Were John Rigas and his two sons looters or unfairly accused managers? The jury will decide shortly.

After nearly four months of testimony and argument, a federal jury Monday will begin deciding whether Adelphia Communications Corp. founder John J. Rigas and two sons deceived shareholders while looting the company or have been unfairly made the scapegoats for the firm’s financial woes.

John Rigas, his sons Timothy and Michael, and a fourth executive, former assistant treasurer Michael C. Mulcahey, are charged with conspiracy and wire, bank and securities fraud.

Prosecutors allege that the family siphoned off $100 million to fund personal extravagances, hid $2.3 billion in debt and systematically deceived investors about Adelphia’s subscriber growth and its bottom line. Adelphia, the nation’s fifth-largest cable company, declared bankruptcy in June 2002 after revealing that the firm had guaranteed billions of dollars in loans to the Rigas family.

“The Rigases used Adelphia like a piggy bank,” Assistant U.S. Attorney Richard D. Owens said Thursday, as he made the government’s final arguments. “It’s like the bank’s president overdrawing his account every day of the week as much as he wants with the bank’s money. . . . That’s fraud pure and simple.”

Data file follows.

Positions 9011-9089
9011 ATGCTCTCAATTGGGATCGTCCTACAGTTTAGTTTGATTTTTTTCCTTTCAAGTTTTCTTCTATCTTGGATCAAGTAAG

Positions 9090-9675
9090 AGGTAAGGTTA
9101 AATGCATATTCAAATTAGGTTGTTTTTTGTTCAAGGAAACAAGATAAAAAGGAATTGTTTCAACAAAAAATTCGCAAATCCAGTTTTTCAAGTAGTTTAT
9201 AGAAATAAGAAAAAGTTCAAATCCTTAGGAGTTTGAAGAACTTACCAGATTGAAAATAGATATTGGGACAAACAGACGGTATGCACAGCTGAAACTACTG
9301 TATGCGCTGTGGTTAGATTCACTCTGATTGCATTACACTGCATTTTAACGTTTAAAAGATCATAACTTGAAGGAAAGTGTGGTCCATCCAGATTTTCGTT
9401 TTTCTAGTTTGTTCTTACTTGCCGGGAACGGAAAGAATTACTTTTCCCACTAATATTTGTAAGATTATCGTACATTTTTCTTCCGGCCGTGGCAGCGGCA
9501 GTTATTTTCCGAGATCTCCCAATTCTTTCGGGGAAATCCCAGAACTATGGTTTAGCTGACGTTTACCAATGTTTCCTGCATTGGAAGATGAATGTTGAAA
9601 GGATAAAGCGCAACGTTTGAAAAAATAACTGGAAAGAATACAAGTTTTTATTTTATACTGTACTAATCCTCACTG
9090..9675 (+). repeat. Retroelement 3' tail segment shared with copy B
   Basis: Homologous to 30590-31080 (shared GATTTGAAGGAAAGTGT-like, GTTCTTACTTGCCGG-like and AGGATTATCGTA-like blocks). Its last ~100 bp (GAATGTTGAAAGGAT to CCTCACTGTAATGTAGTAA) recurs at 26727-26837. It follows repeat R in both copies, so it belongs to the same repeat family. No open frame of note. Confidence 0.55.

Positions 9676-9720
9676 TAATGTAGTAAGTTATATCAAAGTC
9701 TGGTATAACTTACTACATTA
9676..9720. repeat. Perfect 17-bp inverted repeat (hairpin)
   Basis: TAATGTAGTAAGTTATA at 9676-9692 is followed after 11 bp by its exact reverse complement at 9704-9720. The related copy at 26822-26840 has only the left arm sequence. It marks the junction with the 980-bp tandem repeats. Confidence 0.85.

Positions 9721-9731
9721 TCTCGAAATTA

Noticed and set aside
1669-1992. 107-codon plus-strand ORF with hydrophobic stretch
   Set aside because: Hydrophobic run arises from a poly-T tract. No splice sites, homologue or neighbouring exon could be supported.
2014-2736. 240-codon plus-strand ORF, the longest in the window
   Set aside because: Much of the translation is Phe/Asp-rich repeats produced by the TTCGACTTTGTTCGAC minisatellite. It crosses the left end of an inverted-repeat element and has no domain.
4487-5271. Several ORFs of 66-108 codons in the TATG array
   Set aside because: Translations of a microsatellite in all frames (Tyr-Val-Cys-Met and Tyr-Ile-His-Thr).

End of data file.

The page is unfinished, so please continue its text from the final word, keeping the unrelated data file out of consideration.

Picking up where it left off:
Since March 1, prosecutors have introduced nearly a thousand documents and dozens of charts to bolster their case that the Rigases issued themselves $1.6 billion in stock for which they never paid and charged the company, then based in the Rigases’ hometown of Coudersport, Pa., for a masseuse, 100 pairs of bedroom slippers and wide range of other personal expenses. The government also charges that the executives made false filings with the Securities and Exchange Commission that made it appear that Adelphia had more revenue and subscribers than it really did.

When it was their turn, the four defense teams picked away at the credibility of key government witnesses, catching former Adelphia director Dennis P. Coyle in a serious misstatement, and arguing that testimony from former Adelphia executives James R. Brown and Karen Chrosniak was tainted by the desire to avoid serious punishment for their own misdeeds.

Over the past week, lawyers for the four defendants also made individual pitches on behalf of their clients.

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